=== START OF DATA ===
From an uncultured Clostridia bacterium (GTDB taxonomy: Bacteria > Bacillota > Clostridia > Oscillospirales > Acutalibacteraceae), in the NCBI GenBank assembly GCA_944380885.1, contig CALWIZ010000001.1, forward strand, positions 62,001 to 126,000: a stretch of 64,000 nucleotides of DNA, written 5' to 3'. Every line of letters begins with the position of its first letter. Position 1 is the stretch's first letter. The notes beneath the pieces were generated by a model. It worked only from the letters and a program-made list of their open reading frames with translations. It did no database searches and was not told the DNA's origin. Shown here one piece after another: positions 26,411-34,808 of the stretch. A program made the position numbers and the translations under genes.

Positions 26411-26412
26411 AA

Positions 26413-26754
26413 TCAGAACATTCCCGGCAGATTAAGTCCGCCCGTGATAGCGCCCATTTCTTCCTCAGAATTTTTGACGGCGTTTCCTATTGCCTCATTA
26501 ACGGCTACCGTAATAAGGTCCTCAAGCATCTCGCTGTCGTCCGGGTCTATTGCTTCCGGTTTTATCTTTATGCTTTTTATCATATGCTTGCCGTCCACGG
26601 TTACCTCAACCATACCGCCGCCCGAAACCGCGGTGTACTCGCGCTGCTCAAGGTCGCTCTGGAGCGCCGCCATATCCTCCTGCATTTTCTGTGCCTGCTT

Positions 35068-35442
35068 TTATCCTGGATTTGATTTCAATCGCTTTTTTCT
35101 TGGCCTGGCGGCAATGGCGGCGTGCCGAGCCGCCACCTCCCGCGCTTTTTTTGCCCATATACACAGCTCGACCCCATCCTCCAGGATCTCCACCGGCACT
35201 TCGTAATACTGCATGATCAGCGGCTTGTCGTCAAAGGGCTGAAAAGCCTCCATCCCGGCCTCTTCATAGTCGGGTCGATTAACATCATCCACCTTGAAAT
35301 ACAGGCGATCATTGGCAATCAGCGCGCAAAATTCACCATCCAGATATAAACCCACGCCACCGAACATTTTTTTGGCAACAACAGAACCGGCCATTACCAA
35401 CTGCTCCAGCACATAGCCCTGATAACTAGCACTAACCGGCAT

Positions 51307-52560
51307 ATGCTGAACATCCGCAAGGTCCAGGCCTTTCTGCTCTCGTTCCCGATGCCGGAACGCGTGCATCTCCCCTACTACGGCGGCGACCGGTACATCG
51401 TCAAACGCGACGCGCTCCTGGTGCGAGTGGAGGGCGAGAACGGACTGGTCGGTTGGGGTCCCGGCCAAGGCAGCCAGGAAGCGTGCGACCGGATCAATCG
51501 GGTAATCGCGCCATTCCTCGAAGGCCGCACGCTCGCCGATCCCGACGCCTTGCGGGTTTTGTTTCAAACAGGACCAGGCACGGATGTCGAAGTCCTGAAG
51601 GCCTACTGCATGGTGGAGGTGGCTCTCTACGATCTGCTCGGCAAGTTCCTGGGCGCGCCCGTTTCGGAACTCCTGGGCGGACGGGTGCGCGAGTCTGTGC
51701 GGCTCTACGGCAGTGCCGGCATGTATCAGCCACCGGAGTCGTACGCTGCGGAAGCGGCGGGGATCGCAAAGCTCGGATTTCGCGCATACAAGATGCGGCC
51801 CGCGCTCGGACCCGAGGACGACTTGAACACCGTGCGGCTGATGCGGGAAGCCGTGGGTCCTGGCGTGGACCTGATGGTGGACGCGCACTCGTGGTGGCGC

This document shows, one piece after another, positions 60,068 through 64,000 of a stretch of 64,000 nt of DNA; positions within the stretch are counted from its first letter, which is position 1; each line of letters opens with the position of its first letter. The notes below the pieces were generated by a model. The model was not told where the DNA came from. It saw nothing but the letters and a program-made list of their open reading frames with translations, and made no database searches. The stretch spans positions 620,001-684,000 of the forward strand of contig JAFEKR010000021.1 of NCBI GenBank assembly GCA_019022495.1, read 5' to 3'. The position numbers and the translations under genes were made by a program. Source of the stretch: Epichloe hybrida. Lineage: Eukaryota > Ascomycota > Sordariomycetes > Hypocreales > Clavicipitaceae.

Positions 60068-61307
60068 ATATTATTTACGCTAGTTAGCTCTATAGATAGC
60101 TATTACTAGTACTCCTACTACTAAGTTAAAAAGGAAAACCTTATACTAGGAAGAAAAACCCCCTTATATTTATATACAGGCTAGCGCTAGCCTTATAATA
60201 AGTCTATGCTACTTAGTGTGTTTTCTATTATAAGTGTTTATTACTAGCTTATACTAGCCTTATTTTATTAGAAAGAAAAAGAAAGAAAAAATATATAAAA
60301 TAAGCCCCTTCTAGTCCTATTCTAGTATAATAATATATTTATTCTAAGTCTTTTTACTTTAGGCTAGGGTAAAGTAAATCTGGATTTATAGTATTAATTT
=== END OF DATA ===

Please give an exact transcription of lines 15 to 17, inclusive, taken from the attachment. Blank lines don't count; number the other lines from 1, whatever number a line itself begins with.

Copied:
51307 ATGCTGAACATCCGCAAGGTCCAGGCCTTTCTGCTCTCGTTCCCGATGCCGGAACGCGTGCATCTCCCCTACTACGGCGGCGACCGGTACATCG
51401 TCAAACGCGACGCGCTCCTGGTGCGAGTGGAGGGCGAGAACGGACTGGTCGGTTGGGGTCCCGGCCAAGGCAGCCAGGAAGCGTGCGACCGGATCAATCG
51501 GGTAATCGCGCCATTCCTCGAAGGCCGCACGCTCGCCGATCCCGACGCCTTGCGGGTTTTGTTTCAAACAGGACCAGGCACGGATGTCGAAGTCCTGAAG